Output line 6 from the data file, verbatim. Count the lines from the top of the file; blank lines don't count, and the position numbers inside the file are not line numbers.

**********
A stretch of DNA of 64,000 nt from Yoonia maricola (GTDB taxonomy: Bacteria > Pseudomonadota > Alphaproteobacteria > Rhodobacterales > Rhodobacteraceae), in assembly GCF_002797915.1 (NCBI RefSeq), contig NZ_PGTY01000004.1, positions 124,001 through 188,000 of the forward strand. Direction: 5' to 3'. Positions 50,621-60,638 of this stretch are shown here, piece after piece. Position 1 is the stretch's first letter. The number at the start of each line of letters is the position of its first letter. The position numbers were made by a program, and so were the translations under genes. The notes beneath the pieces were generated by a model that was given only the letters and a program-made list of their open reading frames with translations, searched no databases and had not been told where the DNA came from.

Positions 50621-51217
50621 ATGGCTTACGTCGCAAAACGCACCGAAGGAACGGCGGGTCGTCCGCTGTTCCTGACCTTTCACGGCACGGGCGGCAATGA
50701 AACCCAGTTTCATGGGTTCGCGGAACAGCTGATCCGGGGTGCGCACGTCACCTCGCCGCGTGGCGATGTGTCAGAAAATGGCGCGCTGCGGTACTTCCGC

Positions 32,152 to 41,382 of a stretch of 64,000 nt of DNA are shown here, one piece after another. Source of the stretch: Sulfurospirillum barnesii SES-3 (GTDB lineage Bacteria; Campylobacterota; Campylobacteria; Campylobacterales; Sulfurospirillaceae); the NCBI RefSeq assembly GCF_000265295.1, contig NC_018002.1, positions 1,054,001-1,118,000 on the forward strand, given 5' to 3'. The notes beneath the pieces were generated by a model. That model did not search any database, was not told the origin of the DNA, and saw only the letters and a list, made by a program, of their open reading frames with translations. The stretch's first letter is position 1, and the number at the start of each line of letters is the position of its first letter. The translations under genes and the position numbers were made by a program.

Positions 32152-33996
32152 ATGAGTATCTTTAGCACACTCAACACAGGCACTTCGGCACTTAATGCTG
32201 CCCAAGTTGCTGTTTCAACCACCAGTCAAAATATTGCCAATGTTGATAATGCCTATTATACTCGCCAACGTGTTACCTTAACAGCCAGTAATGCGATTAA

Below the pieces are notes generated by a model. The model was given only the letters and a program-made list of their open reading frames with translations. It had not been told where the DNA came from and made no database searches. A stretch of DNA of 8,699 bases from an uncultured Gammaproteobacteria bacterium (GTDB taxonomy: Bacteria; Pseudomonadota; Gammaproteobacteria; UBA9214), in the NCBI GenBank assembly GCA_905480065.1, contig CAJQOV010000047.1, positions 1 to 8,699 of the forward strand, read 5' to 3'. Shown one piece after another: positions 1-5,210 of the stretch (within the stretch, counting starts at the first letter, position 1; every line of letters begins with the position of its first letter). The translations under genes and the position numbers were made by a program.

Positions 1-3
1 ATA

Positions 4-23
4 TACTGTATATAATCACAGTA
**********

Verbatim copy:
Positions 32152-33996